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How do you avoid cross-site script attacks?

Cross-site script attacks (or cross-site scripting) is if you for example have a guestbook on your homepage and a client posts some javascript code which fx redirects you to another website or sends your cookies in an email to a malicious user or it could be a lot of other stuff which can prove to be real harmful to you and the people visiting your page.

I'm sure it can be done fx. in PHP by validating forms but I'm not experienced enough to fx. ban javascript or other things which can harm you.

I hope you understand my question and that you are able to help me.

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Target Framework? PHP? –  Arthur Aug 9 '10 at 11:50
There are options for any language/framework/etc. You'd get more specific answers - like htmlencode - if you provide more information on your setup. (Stack). –  Tobiasopdenbrouw Aug 9 '10 at 11:51
You're right, Tobiasopdenbrouw, but it was actually more like a general question other people could also gain from :) –  Latze Aug 9 '10 at 11:57

2 Answers 2

up vote 10 down vote accepted

I'm sure it can be done fx. in PHP by validating forms

Not really. The input stage is entirely the wrong place to be addressing XSS issues.

If the user types, say <script>alert(document.cookie)</script> into an input, there is nothing wrong with that in itself. I just did it in this message, and if StackOverflow didn't allow it we'd have great difficulty talking about JavaScript on the site! In most cases you want to allow any input(*), so that users can use a < character to literally mean a less-than sign.

The thing is, when you write some text into an HTML page, you must escape it correctly for the context it's going into. For PHP, that means using htmlspecialchars() at the output stage:

<p> Hello, <?php echo htmlspecialchars($name); ?>! </p>

[PHP hint: you can define yourself a function with a shorter name to do echo htmlspecialchars, since this is quite a lot of typing to do every time you want to put a variable into some HTML.]

This is necessary regardless of where the text comes from, whether it's from a user-submitted form or not. Whilst user-submitted data is the most dangerous place to forget your HTML-encoding, the point is really that you're taking a string in one format (plain text) and inserting it into a context in another format (HTML). Any time you throw text into a different context, you're going to need an encoding/escaping scheme appropriate to that context.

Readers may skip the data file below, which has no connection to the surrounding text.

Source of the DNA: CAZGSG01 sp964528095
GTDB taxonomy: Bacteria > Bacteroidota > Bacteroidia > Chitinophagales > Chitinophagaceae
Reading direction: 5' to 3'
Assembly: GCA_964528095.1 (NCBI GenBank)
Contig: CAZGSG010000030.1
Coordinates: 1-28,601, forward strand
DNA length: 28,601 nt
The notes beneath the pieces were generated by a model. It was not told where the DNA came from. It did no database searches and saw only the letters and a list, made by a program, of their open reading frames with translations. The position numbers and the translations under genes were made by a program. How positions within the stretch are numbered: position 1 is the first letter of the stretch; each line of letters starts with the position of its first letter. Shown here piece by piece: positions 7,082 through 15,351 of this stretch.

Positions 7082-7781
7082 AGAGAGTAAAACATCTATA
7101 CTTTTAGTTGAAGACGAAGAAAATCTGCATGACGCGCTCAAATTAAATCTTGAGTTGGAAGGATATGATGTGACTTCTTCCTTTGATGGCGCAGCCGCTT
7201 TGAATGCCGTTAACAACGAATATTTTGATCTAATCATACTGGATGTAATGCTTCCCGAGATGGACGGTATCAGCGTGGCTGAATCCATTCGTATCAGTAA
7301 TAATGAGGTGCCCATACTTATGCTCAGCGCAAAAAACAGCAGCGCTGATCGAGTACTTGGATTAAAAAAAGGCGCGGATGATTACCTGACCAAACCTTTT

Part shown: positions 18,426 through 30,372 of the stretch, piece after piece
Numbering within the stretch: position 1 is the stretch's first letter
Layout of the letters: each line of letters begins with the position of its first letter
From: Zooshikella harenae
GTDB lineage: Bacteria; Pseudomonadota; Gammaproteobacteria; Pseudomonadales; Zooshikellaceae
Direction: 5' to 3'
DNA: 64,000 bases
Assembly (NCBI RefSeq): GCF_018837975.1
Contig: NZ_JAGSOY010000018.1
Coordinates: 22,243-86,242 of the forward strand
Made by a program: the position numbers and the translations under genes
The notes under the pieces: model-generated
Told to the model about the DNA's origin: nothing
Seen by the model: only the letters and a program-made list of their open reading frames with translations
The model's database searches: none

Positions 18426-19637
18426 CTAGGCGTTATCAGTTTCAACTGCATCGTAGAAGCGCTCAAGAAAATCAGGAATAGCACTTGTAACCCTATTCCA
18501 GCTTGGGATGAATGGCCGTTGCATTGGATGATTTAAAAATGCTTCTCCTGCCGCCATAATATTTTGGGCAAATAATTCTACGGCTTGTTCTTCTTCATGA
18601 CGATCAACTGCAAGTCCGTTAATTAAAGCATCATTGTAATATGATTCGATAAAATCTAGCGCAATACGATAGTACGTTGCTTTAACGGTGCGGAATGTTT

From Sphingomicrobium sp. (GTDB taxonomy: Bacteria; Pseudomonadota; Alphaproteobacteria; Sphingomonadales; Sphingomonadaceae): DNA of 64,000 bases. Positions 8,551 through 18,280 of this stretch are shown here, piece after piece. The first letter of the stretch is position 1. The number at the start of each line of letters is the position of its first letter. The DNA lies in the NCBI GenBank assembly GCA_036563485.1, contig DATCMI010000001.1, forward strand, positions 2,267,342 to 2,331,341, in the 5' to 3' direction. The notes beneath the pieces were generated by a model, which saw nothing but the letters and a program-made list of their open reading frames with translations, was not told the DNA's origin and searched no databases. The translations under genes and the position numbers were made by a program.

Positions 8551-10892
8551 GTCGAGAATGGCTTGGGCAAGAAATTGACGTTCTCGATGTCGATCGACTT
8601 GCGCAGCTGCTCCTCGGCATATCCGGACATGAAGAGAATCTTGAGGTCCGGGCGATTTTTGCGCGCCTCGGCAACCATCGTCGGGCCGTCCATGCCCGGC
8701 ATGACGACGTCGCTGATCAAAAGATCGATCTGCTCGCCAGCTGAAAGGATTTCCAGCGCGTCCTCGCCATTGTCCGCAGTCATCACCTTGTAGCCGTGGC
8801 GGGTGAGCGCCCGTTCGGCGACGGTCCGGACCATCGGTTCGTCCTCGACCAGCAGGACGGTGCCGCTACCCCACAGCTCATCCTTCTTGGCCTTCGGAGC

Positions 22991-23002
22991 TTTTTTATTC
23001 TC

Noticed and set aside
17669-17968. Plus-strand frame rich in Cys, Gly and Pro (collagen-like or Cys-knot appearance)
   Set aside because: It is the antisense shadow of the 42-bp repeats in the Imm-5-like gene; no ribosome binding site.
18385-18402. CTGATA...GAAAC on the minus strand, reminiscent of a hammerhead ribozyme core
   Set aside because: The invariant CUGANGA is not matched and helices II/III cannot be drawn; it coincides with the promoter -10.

For example if you insert text into a JavaScript string literal, you would have to escape the quote character, the backslash and newlines. If you insert text into a query component in a URL, you will need to convert most non-alphanumerics into %xx sequences. Every context has its own rules; you have to know which is the right function for each context in your chosen language/framework. You cannot solve these problems by mangling form submissions at the input stage—though many naïve PHP programmers try, which is why so many apps mess up your input in corner cases and still aren't secure.

(*: well, almost any. There's a reasonable argument for filtering out the ASCII control characters from submitted text. It's very unlikely that allowing them would do any good. Plus of course you will have application-specific validations that you'll want to do, like making sure an e-mail field looks like an e-mail address or that numbers really are numeric. But this is not something that can be blanket-applied to all input to get you out of trouble.)

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Cross-site scripting attacks (XSS) happen when a server accepts input from the client and then blindly writes that input back to the page. Most of the protection from these attacks involves escaping the output, so the Javascript turns into plain HTML.

One thing to keep in mind is that it is not only data coming directly from the client that may contain an attack. A Stored XSS attack involves writing malicious JavaScript to a database, whose contents are then queried by the web application. If the database can be written separately from the client, the application may not be able to be sure that the data had been escaped properly. For this reason, the web application should treat ALL data that it writes to the client as if it may contain an attack.

See this link for a thorough resource on how to protect yourself: http://www.owasp.org/index.php/XSS_(Cross_Site_Scripting)_Prevention_Cheat_Sheet

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Great point - I see way too much talk usually of "scrubbing inputs", when in reality that's not always possible or even wise, and it doesn't completely solve the problem anyway. Solutions need to happen at output time. Also, it's important to note that HTML is not the only vulnerable context - SQL Injection is really just a variation on the same theme. –  Pointy Aug 9 '10 at 12:11
Validate inputs, escape outputs –  Ryan Kinal Aug 9 '10 at 12:22

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